Artist Neil Bartlett visits NSA leadership college Blackburn College

 25 September 2019

Acclaimed artist, director and writer Neil Bartlett is, today, visiting staff and students in the Creative & Digital department of Blackburn College to speak about the college’s work on this year’s Make Art Not War live brief.

Students at Blackburn College will be asked to take inspiration from Neil Barlett's work on Remembrance. Photo Credit: @24HoursofPeace
Students at Blackburn College will be asked to take inspiration from Neil Barlett's work on Remembrance. Photo Credit: @24HoursofPeace

On Thursday 26 September Neil Bartlett will speak to staff and students at Blackburn College about his piece ‘Letter to an Unknown Soldier’ and his new work ‘24 Hours of Peace’. The day is an opportunity for students to learn from a practicing artist and to use what they learn about Neil and his work to inspire their own response to the Make Art Not War brief. 

In 2018-19 Creative & Cultural Skills was a lead partner in cultural programme 14-18 NOW’s Make Art Not War project. Through the project a commissioned artist resident worked with staff and students at each of the National Skills Academy leadership colleges on a response to the brief “What does peace mean to you?” over the course of the academic year.

14-18 NOW, has now completed its four-year programme, and the Make Art Not War project is being continued by Creative & Cultural Skills in 2019-20, in collaboration with the University of Arts London (UAL). Colleges outside the National Skills Academy are invited to take part in the project which will involve responding to a live brief and the opportunity to showcase students’ work at an end-of-year celebration event.

Blackburn College 

At Blackburn College the project is taking on an extra dimension as the students are being asked to respond to Neil Bartlett’s work on Remembrance.

His work, ‘Letter to an Unknown Solider’ was commissioned last year by 14-18 NOW as a “new kind of war memorial” in which the public were invited to write a letter to the statue of the unknown soldier on Paddington Station; over 20,000 letters were received by the end of the project.

Neil is currently working on a show called ‘24 Hours of Peace’ at Manchester Royal Exchange. On Remembrance Sunday the Manchester theatre will keep its doors open for a full 24 hours, in a show which sees 48 performers telling a single monologue made up of interviews with various people on the theme of conflict and peace. In preparation for the work over 100 people from across the UK, including community and peace activists, have been interviewed including two people from The Bureau and Near Neighbours, both based in Blackburn.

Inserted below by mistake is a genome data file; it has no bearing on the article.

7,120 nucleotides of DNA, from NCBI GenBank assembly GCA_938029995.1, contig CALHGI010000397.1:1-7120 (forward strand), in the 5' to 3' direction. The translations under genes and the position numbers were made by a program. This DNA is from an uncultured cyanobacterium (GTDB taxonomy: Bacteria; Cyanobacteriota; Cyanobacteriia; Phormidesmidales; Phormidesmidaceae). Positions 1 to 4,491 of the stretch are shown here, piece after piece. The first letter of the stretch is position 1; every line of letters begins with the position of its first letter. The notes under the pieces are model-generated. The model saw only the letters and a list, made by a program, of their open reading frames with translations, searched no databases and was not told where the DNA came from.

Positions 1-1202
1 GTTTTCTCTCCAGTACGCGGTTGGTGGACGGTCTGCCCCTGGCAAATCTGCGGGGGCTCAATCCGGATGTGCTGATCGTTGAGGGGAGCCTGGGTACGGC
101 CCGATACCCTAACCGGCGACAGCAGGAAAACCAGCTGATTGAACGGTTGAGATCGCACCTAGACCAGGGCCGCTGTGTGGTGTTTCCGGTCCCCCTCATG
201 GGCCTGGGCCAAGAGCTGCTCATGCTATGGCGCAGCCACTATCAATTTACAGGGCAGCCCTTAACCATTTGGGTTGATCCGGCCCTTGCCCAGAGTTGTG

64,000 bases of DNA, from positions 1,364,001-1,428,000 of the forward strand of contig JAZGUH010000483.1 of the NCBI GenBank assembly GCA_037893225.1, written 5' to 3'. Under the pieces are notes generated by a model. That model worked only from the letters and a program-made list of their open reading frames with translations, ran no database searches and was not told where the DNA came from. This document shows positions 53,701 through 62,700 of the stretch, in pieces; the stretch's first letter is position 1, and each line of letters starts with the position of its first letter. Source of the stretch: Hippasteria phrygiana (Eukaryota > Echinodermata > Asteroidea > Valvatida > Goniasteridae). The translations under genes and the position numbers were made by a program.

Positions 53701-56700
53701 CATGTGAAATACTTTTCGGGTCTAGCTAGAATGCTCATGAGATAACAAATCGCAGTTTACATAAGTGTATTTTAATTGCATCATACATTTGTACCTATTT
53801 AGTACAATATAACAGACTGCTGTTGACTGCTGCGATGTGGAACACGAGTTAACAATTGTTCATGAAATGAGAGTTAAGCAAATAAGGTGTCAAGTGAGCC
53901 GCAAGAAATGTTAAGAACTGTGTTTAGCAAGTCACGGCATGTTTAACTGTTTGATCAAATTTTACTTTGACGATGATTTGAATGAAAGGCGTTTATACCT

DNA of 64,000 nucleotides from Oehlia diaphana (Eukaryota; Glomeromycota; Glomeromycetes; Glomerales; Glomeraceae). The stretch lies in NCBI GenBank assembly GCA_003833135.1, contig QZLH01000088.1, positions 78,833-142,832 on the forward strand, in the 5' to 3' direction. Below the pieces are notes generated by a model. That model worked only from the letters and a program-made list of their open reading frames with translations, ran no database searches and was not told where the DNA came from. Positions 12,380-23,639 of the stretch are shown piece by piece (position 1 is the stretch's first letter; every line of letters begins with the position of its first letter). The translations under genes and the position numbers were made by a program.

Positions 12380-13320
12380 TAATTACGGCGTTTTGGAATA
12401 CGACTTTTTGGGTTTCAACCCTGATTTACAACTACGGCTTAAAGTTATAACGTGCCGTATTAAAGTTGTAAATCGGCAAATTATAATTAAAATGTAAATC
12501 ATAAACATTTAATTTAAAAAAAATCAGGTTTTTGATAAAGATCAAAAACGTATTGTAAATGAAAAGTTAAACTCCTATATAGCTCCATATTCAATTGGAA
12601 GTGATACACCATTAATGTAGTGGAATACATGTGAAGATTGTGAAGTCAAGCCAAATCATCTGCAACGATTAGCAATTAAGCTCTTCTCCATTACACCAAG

Speaking about the project, Neil said, “Every year, the two-minute silence on Remembrance Sunday asks us all to look back, but it also asks us to look forward. Last year, as the amazing moment of the silence ended, I found myself wondering about what the word ‘peace’ that is so often mentioned on the day really means to us all these days.

Due to his previous work with 14-18 NOW, Neil has been keen to support the Make Art Not War project as it continues into its second year.

“In particular, I started wondering about all the people who go to work every morning to try and turn that powerful little word into some kind of daily reality. So, what I'm trying to do with this performance is to make a space in which some of those very special peoples' voices can be heard.”

Due to his previous work with 14-18 NOW, Neil has been keen to support the Make Art Not War project as it continues into its second year. Students and staff at today’s workshop in Blackburn college will have the opportunity to not only hear Neil speak about the project and find out more about his inspiration for the pieces, but they will also have the chance to engage with a Q&A session.

“Taking inspiration from Neil Bartlett’s Letter to an Unknown Soldier and his new work 24 Hours of Peace, a cohort of students from Blackburn College will benefit from this rich artist insight along with the Make Art Not War films and resources to generate their own original work working with a commissioned artist mentor.” said Sandra Dartnell, Partnership Manager North West, Creative & Cultural Skills. 

Up to 25 colleges are able to take part in this year’s Make Art Not War UAL brief, and spaces are still available. For further information on the Make Art Not War project, contact info@ccskills.org.uk.


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